Complex's VP creates a futuristic version of his beloved beaters.
Written by Brendan Frederick (@bfred)
Almost exactly three years ago, I had my first experience designing sneakers on NIKEiD. It was a childhood dream come true: my father works in the footwear industry, and as a kid, I spent countless hours at his office making sketches of my own futuristic kicks. I became a magazine editor when I grew up instead of following in dad’s footsteps, so I never had the chance to bring my own designs to life. That is, until I finally decided to try my hand at designing a pair of my all-time favorite Air Max 90s on the NIKEiD site in 2010.
The result still looks pretty fresh today, even in their beat-up state: the pink, white, grey, and black color scheme was an obvious nod to the ever-popular Infrareds, while the greenish Robin’s Egg laces and interior gave it a classy pastel twist. The detail people most often comment on is the heel iD, which reads “TKTKTKTK,” a geeky reference to the mark editors use as a placeholder for a missing piece of information when constructing an article. The “TK” 90s became my go-to kicks, enduring years of wear and tear on the NYC streets. But despite my best efforts to keep that white gleaming, they have finally become too soiled to stunt in.
So when I visited the NIKEiD site this week to create an updated version of my beloved kicks, the first design decision was an easy one. I wanted to switch the base color from white to black, so I wouldn’t have to carry around a toothbrush and be so vigilant about keeping them pristine clean. Aside from this, my plan was to maintain the essence of the original kicks by using the same five basic colors—pink, green, white, black, grey—in my new design. And of course, the “TK” heel iD would remain the same (or close enough—NIKEiD now limits the heel iD on Air Max 90s to six characters instead of the more unwieldy eight).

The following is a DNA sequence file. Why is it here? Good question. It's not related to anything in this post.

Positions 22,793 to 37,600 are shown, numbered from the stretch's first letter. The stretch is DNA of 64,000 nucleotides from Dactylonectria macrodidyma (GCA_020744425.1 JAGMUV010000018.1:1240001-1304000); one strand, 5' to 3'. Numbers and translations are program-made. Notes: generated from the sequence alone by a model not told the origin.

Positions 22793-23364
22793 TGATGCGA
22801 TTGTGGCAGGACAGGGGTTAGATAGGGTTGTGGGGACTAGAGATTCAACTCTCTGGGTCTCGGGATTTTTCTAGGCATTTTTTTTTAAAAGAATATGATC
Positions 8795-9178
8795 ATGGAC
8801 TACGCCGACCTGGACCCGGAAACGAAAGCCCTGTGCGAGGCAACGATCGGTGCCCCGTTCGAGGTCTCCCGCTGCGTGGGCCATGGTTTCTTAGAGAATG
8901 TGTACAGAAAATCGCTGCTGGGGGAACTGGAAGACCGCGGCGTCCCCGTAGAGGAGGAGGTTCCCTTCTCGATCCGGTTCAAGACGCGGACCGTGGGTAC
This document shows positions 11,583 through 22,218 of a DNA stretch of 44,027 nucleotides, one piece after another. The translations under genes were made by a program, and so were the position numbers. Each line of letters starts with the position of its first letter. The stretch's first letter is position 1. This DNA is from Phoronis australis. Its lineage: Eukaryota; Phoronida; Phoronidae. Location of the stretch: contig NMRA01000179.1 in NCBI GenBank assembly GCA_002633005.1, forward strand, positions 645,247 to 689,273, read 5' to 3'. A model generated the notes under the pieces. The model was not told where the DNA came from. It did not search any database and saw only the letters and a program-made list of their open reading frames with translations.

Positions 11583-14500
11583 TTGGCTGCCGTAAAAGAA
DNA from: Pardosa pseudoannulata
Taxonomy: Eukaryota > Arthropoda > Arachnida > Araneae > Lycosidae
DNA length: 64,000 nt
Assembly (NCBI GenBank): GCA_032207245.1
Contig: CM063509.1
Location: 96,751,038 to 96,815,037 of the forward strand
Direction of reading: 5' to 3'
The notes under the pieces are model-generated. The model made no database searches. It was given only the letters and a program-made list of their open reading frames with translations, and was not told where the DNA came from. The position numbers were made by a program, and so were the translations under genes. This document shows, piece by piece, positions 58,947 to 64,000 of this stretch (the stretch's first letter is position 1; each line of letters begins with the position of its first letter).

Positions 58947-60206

With my basic design parameters in place, I was eager to explore the new colors and materials available on NIKEiD. The first thing that struck me was the amazingly vibrant Electric Green color, a perfect replacement for the Robin’s Egg from the original design. I gave the Electric Green prominent placement on the laces, heel iD, midsole wedge, and translucent outsole, and used the pink Hot Punch color as an eye-catching accent on the mudguard window and upper eyestay. To bring in the white and grey from the original design, I added a Swoosh in white anodized leather, and a backtab in Metallic Silver.
The result feels like a badass, futuristic version of my classic kicks. And they’re not too dissimilar from the sneakers I was designing as a kid—minus the hoverboard outsoles and self-lacing technology. Hopefully NIKEiD adds those options soon.
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